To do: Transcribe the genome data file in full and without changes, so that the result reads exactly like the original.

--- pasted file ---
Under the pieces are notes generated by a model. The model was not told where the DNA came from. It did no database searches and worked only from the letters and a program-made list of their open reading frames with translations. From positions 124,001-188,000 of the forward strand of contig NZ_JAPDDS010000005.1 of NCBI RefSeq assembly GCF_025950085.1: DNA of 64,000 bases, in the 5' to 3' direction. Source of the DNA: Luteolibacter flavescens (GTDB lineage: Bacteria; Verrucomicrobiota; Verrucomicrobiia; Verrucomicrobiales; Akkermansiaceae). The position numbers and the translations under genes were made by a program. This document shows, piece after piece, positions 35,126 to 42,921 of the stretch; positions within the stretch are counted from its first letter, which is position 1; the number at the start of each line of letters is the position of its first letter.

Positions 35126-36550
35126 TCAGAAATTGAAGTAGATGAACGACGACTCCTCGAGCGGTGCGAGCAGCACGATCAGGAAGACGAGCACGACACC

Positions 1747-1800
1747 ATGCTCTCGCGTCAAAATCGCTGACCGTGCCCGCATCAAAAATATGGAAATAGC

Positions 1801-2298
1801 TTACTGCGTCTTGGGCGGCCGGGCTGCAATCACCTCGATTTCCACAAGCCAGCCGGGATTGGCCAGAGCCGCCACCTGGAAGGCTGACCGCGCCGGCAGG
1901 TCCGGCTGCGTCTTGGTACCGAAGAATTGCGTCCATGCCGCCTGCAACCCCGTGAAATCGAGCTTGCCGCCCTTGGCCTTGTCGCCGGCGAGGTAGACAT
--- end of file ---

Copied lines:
Under the pieces are notes generated by a model. The model was not told where the DNA came from. It did no database searches and worked only from the letters and a program-made list of their open reading frames with translations. From positions 124,001-188,000 of the forward strand of contig NZ_JAPDDS010000005.1 of NCBI RefSeq assembly GCF_025950085.1: DNA of 64,000 bases, in the 5' to 3' direction. Source of the DNA: Luteolibacter flavescens (GTDB lineage: Bacteria; Verrucomicrobiota; Verrucomicrobiia; Verrucomicrobiales; Akkermansiaceae). The position numbers and the translations under genes were made by a program. This document shows, piece after piece, positions 35,126 to 42,921 of the stretch; positions within the stretch are counted from its first letter, which is position 1; the number at the start of each line of letters is the position of its first letter.

Positions 35126-36550
35126 TCAGAAATTGAAGTAGATGAACGACGACTCCTCGAGCGGTGCGAGCAGCACGATCAGGAAGACGAGCACGACACC

Positions 1747-1800
1747 ATGCTCTCGCGTCAAAATCGCTGACCGTGCCCGCATCAAAAATATGGAAATAGC

Positions 1801-2298
1801 TTACTGCGTCTTGGGCGGCCGGGCTGCAATCACCTCGATTTCCACAAGCCAGCCGGGATTGGCCAGAGCCGCCACCTGGAAGGCTGACCGCGCCGGCAGG
1901 TCCGGCTGCGTCTTGGTACCGAAGAATTGCGTCCATGCCGCCTGCAACCCCGTGAAATCGAGCTTGCCGCCCTTGGCCTTGTCGCCGGCGAGGTAGACAT